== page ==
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Massachusetts middle school brings back recess so even older kids can play

Even older kids need the break, say parents and school officials.
by Allison Slater Tate / / Source: TODAY

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Before he became superintendent of Medway Public Schools in Medway, Massachusetts, Dr. Armand Pires was a middle school principal. He's very familiar with the special challenges and needs of that age group, he told TODAY Parents — and he is proud that this year, Medway Middle School added recess into the school day schedule.

In Medway, middle school encompasses fifth through eighth grades. As a result, before this year, students as young as 10 years old no longer had any recess. When school started last week, however, fifth graders began receiving 20 minutes of recess a day, sixth graders 15 minutes a day, and seventh and eighth graders 10 minutes a day. The recess time is added on to the students' regular lunch time; when the they finish eating, they are able to take a break to decompress before heading back to class.

The decision to give Medway's middle school students a recess was years in the making. In 2015, Pires initiated a strategic planning process in the community to focus on what the schools were doing well and where they could improve. One issue that came up in that discussion concerned recess: In elementary school, parents felt Medway students didn't have enough recess time, and in middle school, they didn't have any at all.

By February of 2016, Medway schools decided to give elementary students a longer recess, from 15 minutes per day to 25 — a fairly significant change, Pires noted. But the community discussion continued about what to do for middle school students.

Pires decided to form his own task force to study the idea of recess for middle school students "carefully and deliberately." The committee included Medway Public Schools' Director of Wellness, Ryan Sherman, as well as parents, faculty members, and school officials.

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After 10 months of researching how recess affects middle schools students specifically, analyzing how neighboring communities handled middle school, and taking surveys of parents, the committee made an official recommendation in December of 2017 that Medway implement recess in middle school. Pires took the recommendation to the Medway Middle School faculty, who worked with him to decide how best that would work.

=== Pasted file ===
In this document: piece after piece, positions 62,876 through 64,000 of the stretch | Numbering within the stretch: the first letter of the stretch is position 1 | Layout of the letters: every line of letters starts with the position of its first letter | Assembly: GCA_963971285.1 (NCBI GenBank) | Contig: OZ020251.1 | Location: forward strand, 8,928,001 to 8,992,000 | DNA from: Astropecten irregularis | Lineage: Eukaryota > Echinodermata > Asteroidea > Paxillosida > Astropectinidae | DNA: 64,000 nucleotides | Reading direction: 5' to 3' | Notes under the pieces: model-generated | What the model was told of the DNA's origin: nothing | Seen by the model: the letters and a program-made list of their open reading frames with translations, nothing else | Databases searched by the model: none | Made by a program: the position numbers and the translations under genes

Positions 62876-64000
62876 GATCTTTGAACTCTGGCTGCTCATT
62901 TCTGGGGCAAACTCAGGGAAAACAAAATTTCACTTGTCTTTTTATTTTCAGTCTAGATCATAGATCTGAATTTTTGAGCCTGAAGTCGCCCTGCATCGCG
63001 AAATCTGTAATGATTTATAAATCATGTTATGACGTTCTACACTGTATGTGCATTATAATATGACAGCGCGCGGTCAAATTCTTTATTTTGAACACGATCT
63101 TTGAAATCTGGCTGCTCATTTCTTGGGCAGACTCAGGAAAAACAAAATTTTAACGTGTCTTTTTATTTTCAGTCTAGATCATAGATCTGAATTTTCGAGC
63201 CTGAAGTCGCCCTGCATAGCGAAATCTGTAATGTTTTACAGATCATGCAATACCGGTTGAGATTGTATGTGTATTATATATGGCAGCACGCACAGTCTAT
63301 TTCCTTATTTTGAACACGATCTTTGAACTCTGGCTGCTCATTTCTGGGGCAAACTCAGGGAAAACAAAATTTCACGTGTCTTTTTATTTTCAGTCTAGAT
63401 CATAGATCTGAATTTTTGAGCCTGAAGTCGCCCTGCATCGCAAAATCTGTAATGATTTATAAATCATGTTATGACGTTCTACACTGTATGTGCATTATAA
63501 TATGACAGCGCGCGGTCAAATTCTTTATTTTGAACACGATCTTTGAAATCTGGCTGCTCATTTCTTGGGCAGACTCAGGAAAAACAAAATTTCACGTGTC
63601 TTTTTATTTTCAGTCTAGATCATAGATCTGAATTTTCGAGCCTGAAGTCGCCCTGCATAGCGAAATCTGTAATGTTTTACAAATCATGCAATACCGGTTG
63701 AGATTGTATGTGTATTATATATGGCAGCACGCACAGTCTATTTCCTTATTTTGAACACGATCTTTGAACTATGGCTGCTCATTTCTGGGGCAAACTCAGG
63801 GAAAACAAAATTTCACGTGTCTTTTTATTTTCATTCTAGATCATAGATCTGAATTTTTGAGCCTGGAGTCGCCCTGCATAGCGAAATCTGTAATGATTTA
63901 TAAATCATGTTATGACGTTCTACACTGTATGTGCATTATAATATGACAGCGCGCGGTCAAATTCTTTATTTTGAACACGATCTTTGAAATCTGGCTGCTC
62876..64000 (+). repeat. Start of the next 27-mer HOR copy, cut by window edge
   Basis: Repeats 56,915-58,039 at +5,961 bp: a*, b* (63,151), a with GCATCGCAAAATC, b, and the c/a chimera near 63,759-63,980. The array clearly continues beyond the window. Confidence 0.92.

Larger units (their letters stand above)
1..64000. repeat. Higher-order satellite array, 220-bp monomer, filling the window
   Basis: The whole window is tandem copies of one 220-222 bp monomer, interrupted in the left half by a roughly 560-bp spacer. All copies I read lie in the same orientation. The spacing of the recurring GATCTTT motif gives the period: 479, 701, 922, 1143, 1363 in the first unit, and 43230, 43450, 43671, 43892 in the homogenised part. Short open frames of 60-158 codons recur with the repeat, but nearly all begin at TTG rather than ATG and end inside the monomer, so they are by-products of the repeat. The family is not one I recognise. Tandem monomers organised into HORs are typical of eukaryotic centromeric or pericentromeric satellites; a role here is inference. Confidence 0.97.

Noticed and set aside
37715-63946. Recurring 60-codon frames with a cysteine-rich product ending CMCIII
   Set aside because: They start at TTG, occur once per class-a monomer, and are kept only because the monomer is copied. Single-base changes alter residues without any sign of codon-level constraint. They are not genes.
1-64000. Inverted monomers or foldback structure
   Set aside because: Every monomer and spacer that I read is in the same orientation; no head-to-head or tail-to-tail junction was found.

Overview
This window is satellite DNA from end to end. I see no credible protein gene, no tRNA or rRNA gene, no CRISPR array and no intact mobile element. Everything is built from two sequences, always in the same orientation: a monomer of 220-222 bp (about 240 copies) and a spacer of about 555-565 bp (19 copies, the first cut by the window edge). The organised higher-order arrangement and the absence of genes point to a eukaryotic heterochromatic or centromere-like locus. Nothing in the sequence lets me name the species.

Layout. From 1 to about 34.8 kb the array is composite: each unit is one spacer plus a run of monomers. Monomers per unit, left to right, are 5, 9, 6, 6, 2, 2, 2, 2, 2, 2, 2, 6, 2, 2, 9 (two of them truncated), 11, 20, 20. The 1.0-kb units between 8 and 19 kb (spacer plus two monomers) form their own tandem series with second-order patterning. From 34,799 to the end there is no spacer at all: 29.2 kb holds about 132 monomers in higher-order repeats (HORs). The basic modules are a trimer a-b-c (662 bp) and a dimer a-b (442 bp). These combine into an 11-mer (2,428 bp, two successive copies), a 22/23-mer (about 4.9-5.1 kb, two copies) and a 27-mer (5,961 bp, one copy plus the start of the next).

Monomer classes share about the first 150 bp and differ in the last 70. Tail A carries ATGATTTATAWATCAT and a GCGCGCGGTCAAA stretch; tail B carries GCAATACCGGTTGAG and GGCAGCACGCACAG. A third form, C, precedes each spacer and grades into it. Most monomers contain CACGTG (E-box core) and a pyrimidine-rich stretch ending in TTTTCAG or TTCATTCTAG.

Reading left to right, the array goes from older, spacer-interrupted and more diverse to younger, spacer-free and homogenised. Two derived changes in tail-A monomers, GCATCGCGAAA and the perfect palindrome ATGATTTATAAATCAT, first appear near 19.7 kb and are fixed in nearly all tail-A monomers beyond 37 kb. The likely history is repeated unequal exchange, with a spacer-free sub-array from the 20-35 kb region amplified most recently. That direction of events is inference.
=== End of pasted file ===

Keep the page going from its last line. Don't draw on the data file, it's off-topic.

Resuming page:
"The teachers made this an incredibly collaborative process," said Pires. "They were in full support of getting our middle school students to engage in recess."

The faculty and staff of Medway Middle School expect that the additional unstructured time will mean "an uptick in behaviors that don't conform to our core values or our beliefs for how students should interact with each other," but they are prepared, Pires said. "We are committed to managing those challenges effectively."

He believes the benefits of recess for his school district's middle school students will be worth it. "I started in education just over 20 years ago now, and I think that the children that are coming to us in 2018 have very, very few opportunities to engage in unstructured play — or any unstructured activities, really — with their peers," he said.

"So while there may be some challenges with regard to the management of student behavior in this particular setting, we think it is an issue we need to take on so we can provide our students with some important unstructured time."

What he and the middle school officials hope recess will do is relieve some of the pressure, stress and anxiety they are seeing in their students, he said. "I think we have a mental health crisis among our adolescents right now, and we've done a lot of work in our district to add additional service providers and mental health clinicians to our framework," he noted.

"Recess provides us an opportunity to do something in the middle of the school day to give our kids a break, so they can feel less stress and pressure and not like they have to conform to some standardized expectations," he said. While they also hope that the break in the middle of the day will lead to enhanced student performance in the second half of the school day, Pires said social and emotional benefits are the primary goal of the change.

Parenting and child development expert Dr. Deborah Gilboa said that the addition of recess to the middle school day is a great start for creating healthier students — and healthier adults, too. "If we want adults who understand work-life balance and have even the possibility of incorporating exercise and 'movement' breaks for healthier lives, we have to build those habits throughout our kids' education," she told TODAY Parents.

Rachael Pavlik, mother of a 12-year-old seventh grader near Houston, Texas, said she wishes that her child could have this kind of recess too. "I do wish they had 10 or 15 minutes after lunch to digest and catch up with friends," she said, noting that her daughter Camille hasn't had a recess for two years. "The lunch lines are long, so time to eat is ridiculously short."

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